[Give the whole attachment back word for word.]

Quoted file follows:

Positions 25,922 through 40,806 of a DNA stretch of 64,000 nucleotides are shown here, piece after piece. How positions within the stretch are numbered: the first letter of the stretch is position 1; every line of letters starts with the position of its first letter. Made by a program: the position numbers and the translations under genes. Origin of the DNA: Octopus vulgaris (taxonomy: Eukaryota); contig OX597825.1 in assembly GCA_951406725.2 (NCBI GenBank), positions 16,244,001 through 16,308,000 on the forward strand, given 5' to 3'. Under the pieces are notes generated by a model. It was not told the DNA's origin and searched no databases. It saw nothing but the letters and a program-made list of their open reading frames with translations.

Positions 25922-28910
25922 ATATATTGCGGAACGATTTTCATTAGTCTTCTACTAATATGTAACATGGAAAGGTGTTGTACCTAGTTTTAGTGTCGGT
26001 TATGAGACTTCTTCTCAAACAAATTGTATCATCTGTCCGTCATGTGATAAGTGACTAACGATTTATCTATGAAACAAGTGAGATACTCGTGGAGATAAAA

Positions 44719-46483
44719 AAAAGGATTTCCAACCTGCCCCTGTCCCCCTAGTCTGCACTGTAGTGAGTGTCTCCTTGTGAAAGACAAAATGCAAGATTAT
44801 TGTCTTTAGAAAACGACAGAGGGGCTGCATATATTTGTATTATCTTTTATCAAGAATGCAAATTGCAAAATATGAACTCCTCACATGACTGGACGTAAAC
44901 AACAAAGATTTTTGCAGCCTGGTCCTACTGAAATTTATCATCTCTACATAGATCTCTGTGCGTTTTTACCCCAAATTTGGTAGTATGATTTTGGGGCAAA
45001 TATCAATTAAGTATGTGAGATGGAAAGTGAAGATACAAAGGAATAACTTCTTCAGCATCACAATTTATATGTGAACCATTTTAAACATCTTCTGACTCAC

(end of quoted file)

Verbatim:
Positions 25,922 through 40,806 of a DNA stretch of 64,000 nucleotides are shown here, piece after piece. How positions within the stretch are numbered: the first letter of the stretch is position 1; every line of letters starts with the position of its first letter. Made by a program: the position numbers and the translations under genes. Origin of the DNA: Octopus vulgaris (taxonomy: Eukaryota); contig OX597825.1 in assembly GCA_951406725.2 (NCBI GenBank), positions 16,244,001 through 16,308,000 on the forward strand, given 5' to 3'. Under the pieces are notes generated by a model. It was not told the DNA's origin and searched no databases. It saw nothing but the letters and a program-made list of their open reading frames with translations.

Positions 25922-28910
25922 ATATATTGCGGAACGATTTTCATTAGTCTTCTACTAATATGTAACATGGAAAGGTGTTGTACCTAGTTTTAGTGTCGGT
26001 TATGAGACTTCTTCTCAAACAAATTGTATCATCTGTCCGTCATGTGATAAGTGACTAACGATTTATCTATGAAACAAGTGAGATACTCGTGGAGATAAAA

Positions 44719-46483
44719 AAAAGGATTTCCAACCTGCCCCTGTCCCCCTAGTCTGCACTGTAGTGAGTGTCTCCTTGTGAAAGACAAAATGCAAGATTAT
44801 TGTCTTTAGAAAACGACAGAGGGGCTGCATATATTTGTATTATCTTTTATCAAGAATGCAAATTGCAAAATATGAACTCCTCACATGACTGGACGTAAAC
44901 AACAAAGATTTTTGCAGCCTGGTCCTACTGAAATTTATCATCTCTACATAGATCTCTGTGCGTTTTTACCCCAAATTTGGTAGTATGATTTTGGGGCAAA
45001 TATCAATTAAGTATGTGAGATGGAAAGTGAAGATACAAAGGAATAACTTCTTCAGCATCACAATTTATATGTGAACCATTTTAAACATCTTCTGACTCAC